Soraya Caraccioli-Kilgore’s desserts are more like “masterpieces than endings”, where she brings fresh and seasonal ingredients to a new light.
Born in San Pedro Sula, Honduras, Soraya moved to Denver to attend culinary school at Johnson & Wales University. Shortly after, she moved to Chicago where she started working at the EPIC Hotel and enrolled in the pastry program at Kendall College.
Soraya later moved to Miami where she worked under acclaimed chefs including Chef Sam Gorenstein at BLT Steak in the Betsey Hotel; Chef Sylvain Marrari at The Setai Hotel; and two Michelin-starred Chef Danny Grant at 1826 Restaurant & Lounge.
MadLab Creamery will feature six different rotating ice cream flavors along with 30 different house-made toppings, in addition to chocolate by the slab, bonbons, and Japanese cheesecake. How did the concept for MadLab come together?
I have always wanted to have a shop with sweets and I didn’t want to box myself into just doing one thing. I draw inspiration from my travels, and usually, have one thing from each country I’ve traveled to that I fall in love with and want to recreate.
I thought about making soft serve because I love making ice cream, yet I’ve never liked eating it because it’s usually too sweet or too rich for me. The only ice cream I’ve ever enjoyed eating was a chocolate vanilla soft serve swirl I used to get as a child in my home country of Honduras. Most ice cream shops usually don’t have any interesting flavors and I’ve always wondered when someone would add to it. That’s when the curiosity was born.
The craze for beautifully colored and cool flavors on soft serve is relatively new and decided that Miami needed this. I’ll also be adding my own special Chef touch with various unique homemade toppings. I also LOVE ice cream and cheesecake, and why not make fluffy delicious Japanese cake? Being able to add a slice of it to your soft serve is my way of making it my own. Adding handcrafted chocolates to the shop just seemed natural, I love chocolate, with the rustic idea of selling it by weight that way you’re not tied to just one flavor or flavors that are pre-packaged, yet you get to pick.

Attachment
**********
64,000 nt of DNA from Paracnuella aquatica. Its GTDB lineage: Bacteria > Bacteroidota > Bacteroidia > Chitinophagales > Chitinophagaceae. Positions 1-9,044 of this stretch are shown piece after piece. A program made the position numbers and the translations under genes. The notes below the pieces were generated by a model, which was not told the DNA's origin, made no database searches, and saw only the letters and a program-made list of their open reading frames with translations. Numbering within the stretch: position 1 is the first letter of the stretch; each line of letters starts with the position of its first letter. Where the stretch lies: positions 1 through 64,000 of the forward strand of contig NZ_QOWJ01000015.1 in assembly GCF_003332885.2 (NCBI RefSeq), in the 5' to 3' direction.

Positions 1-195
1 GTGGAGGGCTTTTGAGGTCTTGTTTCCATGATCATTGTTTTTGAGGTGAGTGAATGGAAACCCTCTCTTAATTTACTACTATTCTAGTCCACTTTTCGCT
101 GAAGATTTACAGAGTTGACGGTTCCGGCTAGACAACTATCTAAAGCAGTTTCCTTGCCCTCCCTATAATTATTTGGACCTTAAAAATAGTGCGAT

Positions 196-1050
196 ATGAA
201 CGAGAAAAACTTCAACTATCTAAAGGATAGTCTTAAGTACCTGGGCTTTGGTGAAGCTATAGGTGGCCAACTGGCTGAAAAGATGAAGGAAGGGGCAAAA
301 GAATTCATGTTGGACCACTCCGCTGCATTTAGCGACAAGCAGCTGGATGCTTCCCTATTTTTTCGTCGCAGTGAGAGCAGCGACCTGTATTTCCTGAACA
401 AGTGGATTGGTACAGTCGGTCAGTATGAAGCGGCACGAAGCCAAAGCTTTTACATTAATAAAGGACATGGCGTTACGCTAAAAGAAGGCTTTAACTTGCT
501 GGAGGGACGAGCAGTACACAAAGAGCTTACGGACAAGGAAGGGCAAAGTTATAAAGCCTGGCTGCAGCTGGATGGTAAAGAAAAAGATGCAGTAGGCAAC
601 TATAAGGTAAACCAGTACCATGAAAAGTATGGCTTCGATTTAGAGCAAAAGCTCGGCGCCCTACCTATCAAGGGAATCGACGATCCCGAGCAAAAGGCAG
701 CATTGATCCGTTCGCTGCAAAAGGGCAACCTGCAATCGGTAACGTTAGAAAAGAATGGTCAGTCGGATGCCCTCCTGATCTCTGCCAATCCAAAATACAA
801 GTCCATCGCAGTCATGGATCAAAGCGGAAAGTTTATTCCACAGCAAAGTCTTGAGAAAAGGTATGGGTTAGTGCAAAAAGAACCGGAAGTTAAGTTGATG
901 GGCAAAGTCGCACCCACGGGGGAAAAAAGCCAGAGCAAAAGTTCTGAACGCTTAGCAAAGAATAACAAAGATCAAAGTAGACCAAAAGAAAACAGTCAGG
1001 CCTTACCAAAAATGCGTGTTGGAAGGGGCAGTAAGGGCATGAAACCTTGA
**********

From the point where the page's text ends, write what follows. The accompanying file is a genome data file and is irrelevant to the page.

Famous Italian architect, Gaetano Pesce, will be designing the MadLab’s unique façade and interior floor. How did this collaboration come about?
It was amazing to have this opportunity, something so unique created by someone of that caliber. The floors and façade give the store a cool and cute vibe, which is exactly what I was looking for. I was very blessed that the Miami Design District is saturated with art and that they had a vision of having this amazing artist, Gaetano Pesce, do his work on the building.
MadLab will be located in Miami’s Design District. How has this neighborhood evolved and inspired you over the years and on this new concept?
It is hard to put into words but, for me, it is a neighborhood that is so vibrant, full of beauty and art. It’s great for wondering and discovering sculptures by Urs Fischer and Xavier Veilhan, façades by John Baldessari, and amazing architectural work like Elastika by the very missed Zaha Hadid; just to name a few. The neighborhood in my eyes is an urban gallery, it is a place of endless discovery. It is inspiring, leaving me with the aspiration to be at the altitude of the neighborhood because it excites me to be part of something so special and unique.
What makes you excited to be working in Miami right now, and what’s the biggest challenge?